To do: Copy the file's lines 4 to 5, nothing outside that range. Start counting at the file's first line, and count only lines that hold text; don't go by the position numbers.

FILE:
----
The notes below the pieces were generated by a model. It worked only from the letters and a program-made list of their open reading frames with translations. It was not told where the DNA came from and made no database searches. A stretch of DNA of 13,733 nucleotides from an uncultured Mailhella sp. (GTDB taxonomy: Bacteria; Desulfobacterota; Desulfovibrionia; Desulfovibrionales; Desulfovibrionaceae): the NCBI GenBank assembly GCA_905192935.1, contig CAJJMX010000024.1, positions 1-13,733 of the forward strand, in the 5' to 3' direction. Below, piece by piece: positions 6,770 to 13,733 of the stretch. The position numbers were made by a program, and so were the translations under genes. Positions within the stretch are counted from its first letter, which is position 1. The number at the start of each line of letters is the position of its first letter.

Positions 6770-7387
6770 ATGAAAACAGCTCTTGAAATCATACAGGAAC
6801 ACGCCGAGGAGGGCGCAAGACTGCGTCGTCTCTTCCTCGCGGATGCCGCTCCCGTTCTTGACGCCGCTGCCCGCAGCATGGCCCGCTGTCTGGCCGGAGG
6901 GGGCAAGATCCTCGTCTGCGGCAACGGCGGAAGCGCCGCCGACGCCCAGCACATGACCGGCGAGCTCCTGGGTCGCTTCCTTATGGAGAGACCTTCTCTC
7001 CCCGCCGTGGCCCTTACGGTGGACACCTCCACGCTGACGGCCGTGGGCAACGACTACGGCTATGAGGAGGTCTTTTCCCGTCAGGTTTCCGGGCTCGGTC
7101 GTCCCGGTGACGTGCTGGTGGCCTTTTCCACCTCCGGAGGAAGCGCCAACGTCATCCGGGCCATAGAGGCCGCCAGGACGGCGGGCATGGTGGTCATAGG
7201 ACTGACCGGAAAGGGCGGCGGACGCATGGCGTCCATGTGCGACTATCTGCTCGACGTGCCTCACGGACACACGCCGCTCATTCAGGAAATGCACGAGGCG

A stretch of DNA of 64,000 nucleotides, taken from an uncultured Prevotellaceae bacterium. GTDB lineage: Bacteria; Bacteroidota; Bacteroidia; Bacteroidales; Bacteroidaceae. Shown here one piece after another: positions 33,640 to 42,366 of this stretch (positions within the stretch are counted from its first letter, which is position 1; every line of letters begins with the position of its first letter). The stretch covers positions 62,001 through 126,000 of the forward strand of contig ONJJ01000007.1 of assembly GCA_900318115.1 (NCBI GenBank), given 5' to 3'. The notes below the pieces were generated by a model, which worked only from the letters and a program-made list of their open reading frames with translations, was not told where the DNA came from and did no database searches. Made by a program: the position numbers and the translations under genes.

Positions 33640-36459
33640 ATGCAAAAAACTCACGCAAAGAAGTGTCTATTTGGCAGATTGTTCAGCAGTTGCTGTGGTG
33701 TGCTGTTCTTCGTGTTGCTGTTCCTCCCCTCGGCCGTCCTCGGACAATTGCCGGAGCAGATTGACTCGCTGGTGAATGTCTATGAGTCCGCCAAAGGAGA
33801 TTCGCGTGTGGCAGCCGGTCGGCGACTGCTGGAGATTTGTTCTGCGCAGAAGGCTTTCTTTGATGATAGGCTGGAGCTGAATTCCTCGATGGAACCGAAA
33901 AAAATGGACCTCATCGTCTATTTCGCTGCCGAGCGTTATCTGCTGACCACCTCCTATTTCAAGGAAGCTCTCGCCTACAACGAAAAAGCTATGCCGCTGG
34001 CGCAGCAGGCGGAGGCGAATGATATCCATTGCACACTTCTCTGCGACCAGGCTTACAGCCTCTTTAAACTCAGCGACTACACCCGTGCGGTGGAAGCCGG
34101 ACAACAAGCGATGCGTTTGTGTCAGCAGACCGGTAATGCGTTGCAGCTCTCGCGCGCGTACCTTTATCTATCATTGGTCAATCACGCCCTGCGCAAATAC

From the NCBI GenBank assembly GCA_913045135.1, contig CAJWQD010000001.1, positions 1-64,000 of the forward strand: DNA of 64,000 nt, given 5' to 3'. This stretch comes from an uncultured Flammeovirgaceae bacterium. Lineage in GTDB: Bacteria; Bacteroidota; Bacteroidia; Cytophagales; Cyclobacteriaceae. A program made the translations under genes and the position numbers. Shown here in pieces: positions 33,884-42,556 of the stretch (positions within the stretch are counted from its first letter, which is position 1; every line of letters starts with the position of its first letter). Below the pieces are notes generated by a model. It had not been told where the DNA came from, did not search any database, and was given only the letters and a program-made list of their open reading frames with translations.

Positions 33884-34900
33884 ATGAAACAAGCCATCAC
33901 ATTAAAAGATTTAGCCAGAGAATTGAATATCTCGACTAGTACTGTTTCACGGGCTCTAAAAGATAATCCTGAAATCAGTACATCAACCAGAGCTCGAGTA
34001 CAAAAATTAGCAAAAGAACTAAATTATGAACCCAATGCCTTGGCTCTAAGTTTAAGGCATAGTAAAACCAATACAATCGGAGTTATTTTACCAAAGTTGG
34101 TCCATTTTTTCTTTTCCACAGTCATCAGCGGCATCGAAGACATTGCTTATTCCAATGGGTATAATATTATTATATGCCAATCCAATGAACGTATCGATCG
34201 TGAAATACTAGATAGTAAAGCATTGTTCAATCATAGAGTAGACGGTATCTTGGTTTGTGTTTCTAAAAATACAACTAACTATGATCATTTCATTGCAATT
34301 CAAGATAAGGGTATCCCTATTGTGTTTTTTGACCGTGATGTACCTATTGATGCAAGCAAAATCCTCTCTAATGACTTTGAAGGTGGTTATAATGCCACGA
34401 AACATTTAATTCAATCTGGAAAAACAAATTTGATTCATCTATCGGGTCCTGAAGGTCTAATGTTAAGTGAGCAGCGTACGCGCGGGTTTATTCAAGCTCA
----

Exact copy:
6801 ACGCCGAGGAGGGCGCAAGACTGCGTCGTCTCTTCCTCGCGGATGCCGCTCCCGTTCTTGACGCCGCTGCCCGCAGCATGGCCCGCTGTCTGGCCGGAGG
6901 GGGCAAGATCCTCGTCTGCGGCAACGGCGGAAGCGCCGCCGACGCCCAGCACATGACCGGCGAGCTCCTGGGTCGCTTCCTTATGGAGAGACCTTCTCTC